Digital Marketing

CES marketers panel: Digital acceleration is about delivering a human touch

CES marketers panel: Digital acceleration is about delivering a human touch
Written by Publishing Team

The pandemic may have been a time of digital acceleration, but it has brought with it the tools and persistence to enable brands to find more human connections with customers and employees.

That’s at least the view of marketing and digital leaders from McDonald’s, General Motors, Target US, Instacart and Sales Force, who participated in a panel discussion at CES to discuss the growing relationship between content and commerce in the customer experience, thanks to technology.

The most interesting thing that digital acceleration has done for the retailer is deepening the relationship with guests through omnichannel retail experiences, said Cara Sylvester, chief marketing and digital officer for the United States.

“If you open our app, we know you – and that depends not only on what you bought but who you are as a human,” she said. For example, if you’re a teacher, you get an offer of classroom supplies; if you’re a parent, you get ideas for what to put in the kids’ lunch box this week. Closing this loop is Target Circle’s loyalty program, which now has 100 million members. Guests love being able to find deals as well as contribute to the community.”

Another consequence of digital that opens a deeper connection, according to Sylvester, is moving marketing from an episodic relationship with key guest segments to an always-on approach.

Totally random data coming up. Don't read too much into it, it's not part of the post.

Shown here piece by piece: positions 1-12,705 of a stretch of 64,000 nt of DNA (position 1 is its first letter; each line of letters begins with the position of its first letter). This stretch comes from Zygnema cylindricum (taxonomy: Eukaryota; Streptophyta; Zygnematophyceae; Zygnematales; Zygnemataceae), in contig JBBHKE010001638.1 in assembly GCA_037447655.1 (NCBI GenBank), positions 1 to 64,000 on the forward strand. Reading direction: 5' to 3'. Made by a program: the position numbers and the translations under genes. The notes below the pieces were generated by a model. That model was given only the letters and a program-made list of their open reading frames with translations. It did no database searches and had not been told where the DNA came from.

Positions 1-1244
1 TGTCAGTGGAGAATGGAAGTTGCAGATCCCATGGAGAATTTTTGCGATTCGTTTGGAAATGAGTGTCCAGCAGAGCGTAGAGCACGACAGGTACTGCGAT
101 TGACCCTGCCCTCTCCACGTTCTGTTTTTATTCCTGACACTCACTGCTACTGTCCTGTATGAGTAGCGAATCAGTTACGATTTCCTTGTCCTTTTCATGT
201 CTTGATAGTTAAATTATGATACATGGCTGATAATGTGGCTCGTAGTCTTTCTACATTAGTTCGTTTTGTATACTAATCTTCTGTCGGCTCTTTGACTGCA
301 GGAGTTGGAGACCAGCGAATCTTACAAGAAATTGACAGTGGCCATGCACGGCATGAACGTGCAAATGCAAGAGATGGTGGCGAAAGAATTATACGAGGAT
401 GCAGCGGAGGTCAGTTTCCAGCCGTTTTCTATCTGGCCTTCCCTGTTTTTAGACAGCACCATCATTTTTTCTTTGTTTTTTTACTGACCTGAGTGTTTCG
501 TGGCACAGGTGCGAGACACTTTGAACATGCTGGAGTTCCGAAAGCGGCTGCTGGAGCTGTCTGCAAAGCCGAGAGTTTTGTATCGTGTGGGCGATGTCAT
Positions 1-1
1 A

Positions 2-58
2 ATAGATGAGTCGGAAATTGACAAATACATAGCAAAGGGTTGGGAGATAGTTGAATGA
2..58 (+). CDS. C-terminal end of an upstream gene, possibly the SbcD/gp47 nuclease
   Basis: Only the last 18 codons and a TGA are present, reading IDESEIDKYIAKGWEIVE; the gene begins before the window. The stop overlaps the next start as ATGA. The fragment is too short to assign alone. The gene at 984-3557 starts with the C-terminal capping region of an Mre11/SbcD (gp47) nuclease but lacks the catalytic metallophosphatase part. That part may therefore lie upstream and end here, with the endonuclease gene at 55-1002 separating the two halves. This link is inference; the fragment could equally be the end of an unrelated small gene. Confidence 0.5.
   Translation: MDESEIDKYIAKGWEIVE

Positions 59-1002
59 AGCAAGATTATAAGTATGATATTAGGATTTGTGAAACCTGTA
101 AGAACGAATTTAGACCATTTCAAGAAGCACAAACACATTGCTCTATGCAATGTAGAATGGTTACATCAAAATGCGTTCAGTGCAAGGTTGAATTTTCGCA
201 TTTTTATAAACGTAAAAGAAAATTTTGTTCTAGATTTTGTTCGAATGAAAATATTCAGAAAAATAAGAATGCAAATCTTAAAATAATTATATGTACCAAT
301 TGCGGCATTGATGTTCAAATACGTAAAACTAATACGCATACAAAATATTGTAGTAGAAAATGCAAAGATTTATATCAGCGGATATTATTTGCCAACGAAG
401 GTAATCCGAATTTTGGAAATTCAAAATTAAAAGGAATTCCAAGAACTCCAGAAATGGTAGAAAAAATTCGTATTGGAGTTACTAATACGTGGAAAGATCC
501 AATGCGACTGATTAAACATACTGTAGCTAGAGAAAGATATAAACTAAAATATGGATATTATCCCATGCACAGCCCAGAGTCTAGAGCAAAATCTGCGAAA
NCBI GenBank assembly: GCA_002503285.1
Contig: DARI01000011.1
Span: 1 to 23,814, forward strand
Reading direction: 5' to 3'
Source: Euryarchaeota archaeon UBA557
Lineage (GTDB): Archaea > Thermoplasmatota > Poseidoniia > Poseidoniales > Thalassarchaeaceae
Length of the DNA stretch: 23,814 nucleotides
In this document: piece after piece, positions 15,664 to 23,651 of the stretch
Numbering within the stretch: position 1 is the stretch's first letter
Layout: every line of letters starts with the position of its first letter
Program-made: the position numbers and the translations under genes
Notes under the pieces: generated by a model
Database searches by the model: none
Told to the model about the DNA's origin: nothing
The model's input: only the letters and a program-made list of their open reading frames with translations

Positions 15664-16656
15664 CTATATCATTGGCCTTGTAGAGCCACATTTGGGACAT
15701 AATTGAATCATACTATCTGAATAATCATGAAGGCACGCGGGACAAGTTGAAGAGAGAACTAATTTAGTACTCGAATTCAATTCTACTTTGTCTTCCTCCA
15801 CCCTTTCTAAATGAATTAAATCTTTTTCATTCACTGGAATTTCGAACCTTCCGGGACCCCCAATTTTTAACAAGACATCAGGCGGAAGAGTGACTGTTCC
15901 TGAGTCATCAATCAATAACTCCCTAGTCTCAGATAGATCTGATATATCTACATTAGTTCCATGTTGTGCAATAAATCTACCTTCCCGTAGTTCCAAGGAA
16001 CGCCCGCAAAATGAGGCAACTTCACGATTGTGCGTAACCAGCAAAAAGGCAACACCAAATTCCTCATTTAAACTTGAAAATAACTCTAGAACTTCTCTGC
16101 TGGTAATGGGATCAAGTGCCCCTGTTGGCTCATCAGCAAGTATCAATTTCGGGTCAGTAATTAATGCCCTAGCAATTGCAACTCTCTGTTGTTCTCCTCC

“For example, we previously had a Black History Month campaign for February. We now have a permanent approach to guests that allows them to find and support emerging black-owned and emerging brands throughout the year.” “Digital platforms have allowed us to spur growth in these brands and make them stand out. While DE&I has always been part of or an agenda, digital technology has expanded our reach and driven positive change.”

It’s a similar story at McDonald’s. Head of Marketing and Digital Experience, Tarek Hassan, said the pandemic and the many ongoing supply chain, health and access challenges it has created have forced the giant QSR to focus on “things that really matter to customers.” This was evident during messages directed at digital investments and applications.

“It forced us to remove noise in a number of ways and easy distraction that we might have looked at by expanding, rather than going deeper into things we know are important,” Hassan explained.

“Thanks to our grandparents, we already had a drive-through car. So accessibility wasn’t the immediate challenge. The immediate challenge was how to deliver the things that customers expect – speed, comfort, precision. And in many ways, it required us to step up the importance and remind people of what’s great in our food.

“We have also used digital and engagement to connect with customers in different ways. An example of this is bringing in celebrities to select and make their favorite orders available. Reaching this out with customers was a way to unlock content in a way that attracts customers with the food they love.

“Then it is about extending value to customers with things like the app and the rewards program. So yeah, we focused on the core message and then built around the value we deliver.”

Edward Comer, GM’s chief digital officer, agreed that customers are more educated in all industries than they used to be, including automobiles, and noted the increasing role digital channels are playing in the buying process.

“When you buy a car, you do it in different ways – some go to a dealer and go away, some look for months, some do most of it online or do more in the showroom. Plus, there’s a lot of paperwork that might have to be done. We serve customers the way they want to be served. “People of the future will buy and interact the way they want to be served.”

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Publishing Team